Guatemala v United States - World Cup Qualifier

Early take-aways from United States win over Guatemala


KANSAS CITY — United States soccer team moved into final-round World Cup qualifying with a 3-1 win Tuesday over Guatemala in Kansas City. Here are some initial thoughts on the night as the United States’ drive toward its seventh consecutive World Cup (all of them since 1986) is now into its final push.

  • Advancing was always Job 1 on Tuesday, to get the result that propels them into the final six in regional World Cup qualifying. So, that’s a big check-plus. All the critical, comprehensive analysis can (and will) come later, because the second round was harder than most people expected. But for now, everyone can breathe a little. The United States will join Jamaica from this group in next year’s final stage.
  • Guatemala is out, obviously. They simply could not get the draw they came into Kansas City to get.
  • For all the face-twisting and teeth gnashing, the United States finished atop the group.
  • There were lots of good individual performances, as there rightly should have been against an outmanned bunch from Guatemala. Danny Williams and Michael Bradley performed well in the middle. Graham Zusi – those weren’t boos, they were yelling “Zuuus” for the hometown hero – added a lot on the outside, working well once again with right back Steve Cherundolo. And Clint Dempsey’s two goals speak for themselves; yes, they were tap-ins, but getting yourself in the right spots means a lot.
  • In the match that mattered, Bradley and Williams were the central midfield preferences for U.S. manager Jurgen Klinsmann. If we’re guessing, and unless Stuart Holden can get healthy and say something about it, that certainly is looking like the preferred central pairing for the final round and, if they make it, for Brazil 2014.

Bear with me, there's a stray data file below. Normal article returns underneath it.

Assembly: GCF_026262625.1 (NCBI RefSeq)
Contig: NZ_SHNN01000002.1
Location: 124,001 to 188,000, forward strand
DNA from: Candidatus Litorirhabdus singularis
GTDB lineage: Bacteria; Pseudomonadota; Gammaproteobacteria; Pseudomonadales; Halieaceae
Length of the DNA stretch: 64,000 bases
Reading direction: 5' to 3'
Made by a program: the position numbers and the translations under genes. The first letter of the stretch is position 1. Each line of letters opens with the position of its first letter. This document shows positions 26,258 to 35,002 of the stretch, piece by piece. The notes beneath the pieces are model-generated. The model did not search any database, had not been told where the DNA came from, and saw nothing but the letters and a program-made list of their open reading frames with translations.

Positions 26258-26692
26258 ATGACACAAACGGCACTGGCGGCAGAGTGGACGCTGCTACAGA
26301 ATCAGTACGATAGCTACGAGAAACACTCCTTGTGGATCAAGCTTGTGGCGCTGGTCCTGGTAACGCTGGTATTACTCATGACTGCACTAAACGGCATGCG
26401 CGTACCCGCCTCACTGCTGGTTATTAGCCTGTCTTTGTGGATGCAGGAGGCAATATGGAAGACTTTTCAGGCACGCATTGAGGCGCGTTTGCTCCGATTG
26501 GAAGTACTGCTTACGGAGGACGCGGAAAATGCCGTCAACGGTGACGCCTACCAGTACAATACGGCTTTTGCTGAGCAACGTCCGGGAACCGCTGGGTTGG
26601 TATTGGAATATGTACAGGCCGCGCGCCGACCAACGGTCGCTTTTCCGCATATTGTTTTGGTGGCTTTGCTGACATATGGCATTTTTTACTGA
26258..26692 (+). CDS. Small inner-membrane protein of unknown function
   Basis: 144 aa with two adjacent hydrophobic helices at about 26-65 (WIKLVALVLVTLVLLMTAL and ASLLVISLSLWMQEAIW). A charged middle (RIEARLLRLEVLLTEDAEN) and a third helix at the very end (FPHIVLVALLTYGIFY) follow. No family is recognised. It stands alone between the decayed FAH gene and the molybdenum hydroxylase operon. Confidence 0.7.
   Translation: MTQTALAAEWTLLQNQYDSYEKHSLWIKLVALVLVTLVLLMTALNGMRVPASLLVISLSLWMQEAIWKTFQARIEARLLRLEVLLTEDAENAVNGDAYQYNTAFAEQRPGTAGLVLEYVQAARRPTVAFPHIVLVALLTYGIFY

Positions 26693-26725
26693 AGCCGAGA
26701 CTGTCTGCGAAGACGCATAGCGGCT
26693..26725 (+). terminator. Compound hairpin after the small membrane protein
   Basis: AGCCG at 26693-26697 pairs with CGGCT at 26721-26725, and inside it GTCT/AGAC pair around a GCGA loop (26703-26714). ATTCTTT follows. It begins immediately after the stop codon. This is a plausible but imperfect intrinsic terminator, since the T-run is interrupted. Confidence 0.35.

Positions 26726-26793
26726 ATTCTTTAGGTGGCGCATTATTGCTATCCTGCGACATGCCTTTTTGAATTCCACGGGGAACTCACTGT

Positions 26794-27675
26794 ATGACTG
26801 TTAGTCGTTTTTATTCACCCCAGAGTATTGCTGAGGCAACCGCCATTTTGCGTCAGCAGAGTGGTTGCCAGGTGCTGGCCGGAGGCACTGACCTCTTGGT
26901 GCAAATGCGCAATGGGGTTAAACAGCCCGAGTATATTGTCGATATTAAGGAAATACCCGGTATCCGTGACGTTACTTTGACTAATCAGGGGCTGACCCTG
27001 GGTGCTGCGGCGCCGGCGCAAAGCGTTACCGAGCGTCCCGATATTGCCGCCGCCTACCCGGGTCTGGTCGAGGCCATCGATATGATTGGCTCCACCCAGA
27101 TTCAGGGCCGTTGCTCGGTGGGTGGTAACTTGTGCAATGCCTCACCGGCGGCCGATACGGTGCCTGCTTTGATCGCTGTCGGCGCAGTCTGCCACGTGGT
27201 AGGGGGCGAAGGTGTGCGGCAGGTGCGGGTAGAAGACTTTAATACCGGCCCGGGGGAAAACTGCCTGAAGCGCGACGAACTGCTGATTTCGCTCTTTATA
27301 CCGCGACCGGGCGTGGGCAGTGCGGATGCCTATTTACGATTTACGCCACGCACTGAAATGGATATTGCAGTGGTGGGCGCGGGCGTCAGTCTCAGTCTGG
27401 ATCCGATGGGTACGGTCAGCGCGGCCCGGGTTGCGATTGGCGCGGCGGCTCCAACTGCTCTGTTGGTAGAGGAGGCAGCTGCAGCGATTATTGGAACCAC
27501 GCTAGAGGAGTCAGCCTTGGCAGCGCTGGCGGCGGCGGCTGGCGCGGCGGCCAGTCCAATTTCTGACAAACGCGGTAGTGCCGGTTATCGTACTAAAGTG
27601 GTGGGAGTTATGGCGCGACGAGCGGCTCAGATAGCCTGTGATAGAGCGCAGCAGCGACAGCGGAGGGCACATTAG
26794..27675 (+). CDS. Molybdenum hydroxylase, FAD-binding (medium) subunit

• It must have been awfully frustrating in the late going for the Guatemalans, who had precious few chances on to gather themselves offensive and move forward over the last 20 minutes. That was credit to the U.S. ability to keep the ball, with Bradley orchestrating the drive to keep possession. Along with Williams, Dempsey and Cherundolo (and others, but those in particular), they kept the ball moving at a good pace – away from the tiring visitors, which was the important part.
  • All this high tech fitness stuff must be good for something. The United States clearly had more gas left in the tank after 65 or 70 minutes, when the Guatemalans wilted down to practically nothing. Even with the knowledge that they desperately needed goals, the visitors could do very little in terms of bothering the U.S. back line.